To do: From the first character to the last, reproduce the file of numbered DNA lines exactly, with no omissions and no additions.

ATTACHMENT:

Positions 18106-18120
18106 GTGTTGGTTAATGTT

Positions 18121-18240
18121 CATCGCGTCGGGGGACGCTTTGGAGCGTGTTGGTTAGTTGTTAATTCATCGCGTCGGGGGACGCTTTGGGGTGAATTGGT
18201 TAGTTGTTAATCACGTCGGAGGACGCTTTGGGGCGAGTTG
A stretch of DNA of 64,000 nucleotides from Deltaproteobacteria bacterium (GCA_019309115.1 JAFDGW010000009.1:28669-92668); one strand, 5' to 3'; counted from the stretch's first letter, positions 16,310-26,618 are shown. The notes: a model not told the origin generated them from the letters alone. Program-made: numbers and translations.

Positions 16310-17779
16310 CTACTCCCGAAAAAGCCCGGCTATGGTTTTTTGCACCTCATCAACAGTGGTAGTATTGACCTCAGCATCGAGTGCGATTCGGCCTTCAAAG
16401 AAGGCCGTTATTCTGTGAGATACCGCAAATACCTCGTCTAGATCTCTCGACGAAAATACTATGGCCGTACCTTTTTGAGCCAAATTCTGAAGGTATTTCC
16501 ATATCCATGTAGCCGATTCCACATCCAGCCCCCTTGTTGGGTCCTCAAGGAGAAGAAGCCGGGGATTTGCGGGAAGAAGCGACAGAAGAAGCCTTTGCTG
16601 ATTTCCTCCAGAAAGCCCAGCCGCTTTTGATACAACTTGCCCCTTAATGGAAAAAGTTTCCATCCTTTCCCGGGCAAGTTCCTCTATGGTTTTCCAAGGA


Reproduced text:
Positions 18106-18120
18106 GTGTTGGTTAATGTT

Positions 18121-18240
18121 CATCGCGTCGGGGGACGCTTTGGAGCGTGTTGGTTAGTTGTTAATTCATCGCGTCGGGGGACGCTTTGGGGTGAATTGGT
18201 TAGTTGTTAATCACGTCGGAGGACGCTTTGGGGCGAGTTG
A stretch of DNA of 64,000 nucleotides from Deltaproteobacteria bacterium (GCA_019309115.1 JAFDGW010000009.1:28669-92668); one strand, 5' to 3'; counted from the stretch's first letter, positions 16,310-26,618 are shown. The notes: a model not told the origin generated them from the letters alone. Program-made: numbers and translations.

Positions 16310-17779
16310 CTACTCCCGAAAAAGCCCGGCTATGGTTTTTTGCACCTCATCAACAGTGGTAGTATTGACCTCAGCATCGAGTGCGATTCGGCCTTCAAAG
16401 AAGGCCGTTATTCTGTGAGATACCGCAAATACCTCGTCTAGATCTCTCGACGAAAATACTATGGCCGTACCTTTTTGAGCCAAATTCTGAAGGTATTTCC
16501 ATATCCATGTAGCCGATTCCACATCCAGCCCCCTTGTTGGGTCCTCAAGGAGAAGAAGCCGGGGATTTGCGGGAAGAAGCGACAGAAGAAGCCTTTGCTG
16601 ATTTCCTCCAGAAAGCCCAGCCGCTTTTGATACAACTTGCCCCTTAATGGAAAAAGTTTCCATCCTTTCCCGGGCAAGTTCCTCTATGGTTTTCCAAGGA